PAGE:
Prince William and Kate Middleton met a rescued koala via video call. The royal couple praised the Aussie "community spirit" after the devastating bushfires in the country this year. They got on a call with local business owners and first responders from Kangaroo Island, South Australia.

The Duke and Duchess of Cambridge heard about the impact of the wildfires which struck the island in January. The royal couple cooed over Grace the koala, who is now being cared for by a wildlife park, after being hit by a car."She looks very well looked-after, I have to say. Grace looks like she has a very nice life there," said Prince William.

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The Duke and Duchess of Cambridge heard from local business owners and first responders from Kangaroo Island 🇦🇺 a small community off the south of Australia, who were impacted by devastating bushfires earlier this year. Not only have they had to rebuild their lives from the wildfires, but they also had to manage to the spread of COVID-19, which has hugely impacted their desire get back to a normal life. The bushfires caused significant damage to residents’ homes, livelihoods, along with thousands of animals and their habitats. Its residents, joined by our friend Grace 🐨, have shown an incredible community spirit and continue to provide support to those in need.

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The royal parents were shocked as the sanctuary's co-owner Dana Mitchell told them that the koala population had decreased from 80,000 to 60,000, to an estimated 10,000 to 5,000 since the bushfires.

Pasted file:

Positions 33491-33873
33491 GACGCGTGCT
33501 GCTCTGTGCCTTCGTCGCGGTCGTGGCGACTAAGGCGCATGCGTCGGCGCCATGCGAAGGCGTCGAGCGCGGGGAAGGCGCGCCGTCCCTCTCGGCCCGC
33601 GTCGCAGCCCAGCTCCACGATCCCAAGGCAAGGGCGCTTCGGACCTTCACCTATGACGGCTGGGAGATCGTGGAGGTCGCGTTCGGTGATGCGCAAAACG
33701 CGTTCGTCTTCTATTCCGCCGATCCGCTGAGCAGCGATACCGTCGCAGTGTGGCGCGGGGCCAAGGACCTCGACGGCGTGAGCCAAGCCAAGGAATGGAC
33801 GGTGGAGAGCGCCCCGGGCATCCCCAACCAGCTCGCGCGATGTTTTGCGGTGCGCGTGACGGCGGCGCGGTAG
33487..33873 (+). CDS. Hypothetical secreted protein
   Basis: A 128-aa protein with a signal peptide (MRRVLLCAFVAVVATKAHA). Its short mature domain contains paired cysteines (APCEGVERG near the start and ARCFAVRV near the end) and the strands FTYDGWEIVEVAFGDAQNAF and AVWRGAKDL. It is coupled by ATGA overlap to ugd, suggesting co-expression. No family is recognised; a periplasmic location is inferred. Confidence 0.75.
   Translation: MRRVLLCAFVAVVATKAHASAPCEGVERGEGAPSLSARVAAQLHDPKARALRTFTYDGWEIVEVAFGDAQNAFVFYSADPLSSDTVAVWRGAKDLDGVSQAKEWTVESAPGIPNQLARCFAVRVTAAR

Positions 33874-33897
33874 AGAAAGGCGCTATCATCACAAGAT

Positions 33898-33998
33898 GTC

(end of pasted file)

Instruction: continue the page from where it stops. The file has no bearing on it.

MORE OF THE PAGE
Approximately 48 per cent of Kangaroo Island was affected by the bushfires over the course of several weeks, that lead to the loss of two lives and significant damage to residents' homes and livelihoods.

"It's fantastic to hear about the community spirit in Australia as always, which is what Catherine and I see when we come down there. Aussies are very good at looking out for each other and it's fantastic to see that you're all pulling together," said William.

William and Kate spoke to Captain Mike Swayne, who spent five weeks fighting the fires as a volunteer for the South Australian Country Fire Service. They also heard from Brigadier Damian Cantwell of the Australian Defence Force and Beekeeper Peter Davies, who lost 500 hives of honey, and Stephanie Wurst, a farmer.

"How are your kids with it as well? [You're] trying to manage this with their worries and their fear as well, how are they doing now?" asked Kate to Wurst.

William concluded by saying: "Both Catherine and I are glad to hear that support is there for you all as well. The mental health implications as well as the financial implications on everyone is going to take its toll for a while."

kate middleton
Prince William, Duke of Cambridge and Catherine, Duchess of Cambridge take part in a round table discussion during their visit to Jaguar Land Rover's Solihull manufacturing plant on November 22, 2017 in Birmingham, England Getty

William and Kate last visited Australia during their royal tour in April 2014 with then eight-month-old son Prince George.